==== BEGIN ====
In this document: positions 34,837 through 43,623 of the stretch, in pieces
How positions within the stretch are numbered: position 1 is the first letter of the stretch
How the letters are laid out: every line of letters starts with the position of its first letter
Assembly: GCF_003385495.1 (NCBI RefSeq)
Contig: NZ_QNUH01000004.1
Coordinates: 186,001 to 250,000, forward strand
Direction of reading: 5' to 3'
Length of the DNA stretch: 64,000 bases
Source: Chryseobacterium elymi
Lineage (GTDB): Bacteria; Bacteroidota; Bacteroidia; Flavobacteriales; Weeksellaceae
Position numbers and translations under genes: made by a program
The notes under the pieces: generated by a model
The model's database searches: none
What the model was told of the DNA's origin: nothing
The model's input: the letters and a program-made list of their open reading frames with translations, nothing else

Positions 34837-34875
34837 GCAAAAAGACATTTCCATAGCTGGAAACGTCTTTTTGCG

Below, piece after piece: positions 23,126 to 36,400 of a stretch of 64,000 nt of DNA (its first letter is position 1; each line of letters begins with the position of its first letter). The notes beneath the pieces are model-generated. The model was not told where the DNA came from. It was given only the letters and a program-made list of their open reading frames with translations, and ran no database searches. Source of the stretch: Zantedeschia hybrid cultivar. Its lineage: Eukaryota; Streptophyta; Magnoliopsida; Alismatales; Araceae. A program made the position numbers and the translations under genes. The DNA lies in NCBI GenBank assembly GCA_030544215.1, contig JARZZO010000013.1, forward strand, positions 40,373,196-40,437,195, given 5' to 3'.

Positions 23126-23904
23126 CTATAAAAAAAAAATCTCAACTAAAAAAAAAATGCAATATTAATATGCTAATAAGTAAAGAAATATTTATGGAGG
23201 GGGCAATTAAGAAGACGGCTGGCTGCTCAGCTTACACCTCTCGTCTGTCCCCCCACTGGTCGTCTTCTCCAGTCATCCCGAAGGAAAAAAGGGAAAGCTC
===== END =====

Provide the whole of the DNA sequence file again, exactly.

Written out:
In this document: positions 34,837 through 43,623 of the stretch, in pieces
How positions within the stretch are numbered: position 1 is the first letter of the stretch
How the letters are laid out: every line of letters starts with the position of its first letter
Assembly: GCF_003385495.1 (NCBI RefSeq)
Contig: NZ_QNUH01000004.1
Coordinates: 186,001 to 250,000, forward strand
Direction of reading: 5' to 3'
Length of the DNA stretch: 64,000 bases
Source: Chryseobacterium elymi
Lineage (GTDB): Bacteria; Bacteroidota; Bacteroidia; Flavobacteriales; Weeksellaceae
Position numbers and translations under genes: made by a program
The notes under the pieces: generated by a model
The model's database searches: none
What the model was told of the DNA's origin: nothing
The model's input: the letters and a program-made list of their open reading frames with translations, nothing else

Positions 34837-34875
34837 GCAAAAAGACATTTCCATAGCTGGAAACGTCTTTTTGCG

Below, piece after piece: positions 23,126 to 36,400 of a stretch of 64,000 nt of DNA (its first letter is position 1; each line of letters begins with the position of its first letter). The notes beneath the pieces are model-generated. The model was not told where the DNA came from. It was given only the letters and a program-made list of their open reading frames with translations, and ran no database searches. Source of the stretch: Zantedeschia hybrid cultivar. Its lineage: Eukaryota; Streptophyta; Magnoliopsida; Alismatales; Araceae. A program made the position numbers and the translations under genes. The DNA lies in NCBI GenBank assembly GCA_030544215.1, contig JARZZO010000013.1, forward strand, positions 40,373,196-40,437,195, given 5' to 3'.

Positions 23126-23904
23126 CTATAAAAAAAAAATCTCAACTAAAAAAAAAATGCAATATTAATATGCTAATAAGTAAAGAAATATTTATGGAGG
23201 GGGCAATTAAGAAGACGGCTGGCTGCTCAGCTTACACCTCTCGTCTGTCCCCCCACTGGTCGTCTTCTCCAGTCATCCCGAAGGAAAAAAGGGAAAGCTC